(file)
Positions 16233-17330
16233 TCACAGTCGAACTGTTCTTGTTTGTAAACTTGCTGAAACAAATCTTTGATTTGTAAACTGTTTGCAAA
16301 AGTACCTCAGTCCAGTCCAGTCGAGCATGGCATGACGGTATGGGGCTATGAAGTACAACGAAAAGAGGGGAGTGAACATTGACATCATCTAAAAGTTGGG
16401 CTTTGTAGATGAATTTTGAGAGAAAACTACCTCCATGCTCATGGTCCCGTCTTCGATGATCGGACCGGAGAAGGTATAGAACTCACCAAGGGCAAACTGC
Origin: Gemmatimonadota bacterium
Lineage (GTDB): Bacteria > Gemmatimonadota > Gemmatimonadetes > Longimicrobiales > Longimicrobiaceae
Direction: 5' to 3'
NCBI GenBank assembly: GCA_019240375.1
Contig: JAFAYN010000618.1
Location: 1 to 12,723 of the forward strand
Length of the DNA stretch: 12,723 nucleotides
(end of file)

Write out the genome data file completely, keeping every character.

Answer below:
Positions 16233-17330
16233 TCACAGTCGAACTGTTCTTGTTTGTAAACTTGCTGAAACAAATCTTTGATTTGTAAACTGTTTGCAAA
16301 AGTACCTCAGTCCAGTCCAGTCGAGCATGGCATGACGGTATGGGGCTATGAAGTACAACGAAAAGAGGGGAGTGAACATTGACATCATCTAAAAGTTGGG
16401 CTTTGTAGATGAATTTTGAGAGAAAACTACCTCCATGCTCATGGTCCCGTCTTCGATGATCGGACCGGAGAAGGTATAGAACTCACCAAGGGCAAACTGC
Origin: Gemmatimonadota bacterium
Lineage (GTDB): Bacteria > Gemmatimonadota > Gemmatimonadetes > Longimicrobiales > Longimicrobiaceae
Direction: 5' to 3'
NCBI GenBank assembly: GCA_019240375.1
Contig: JAFAYN010000618.1
Location: 1 to 12,723 of the forward strand
Length of the DNA stretch: 12,723 nucleotides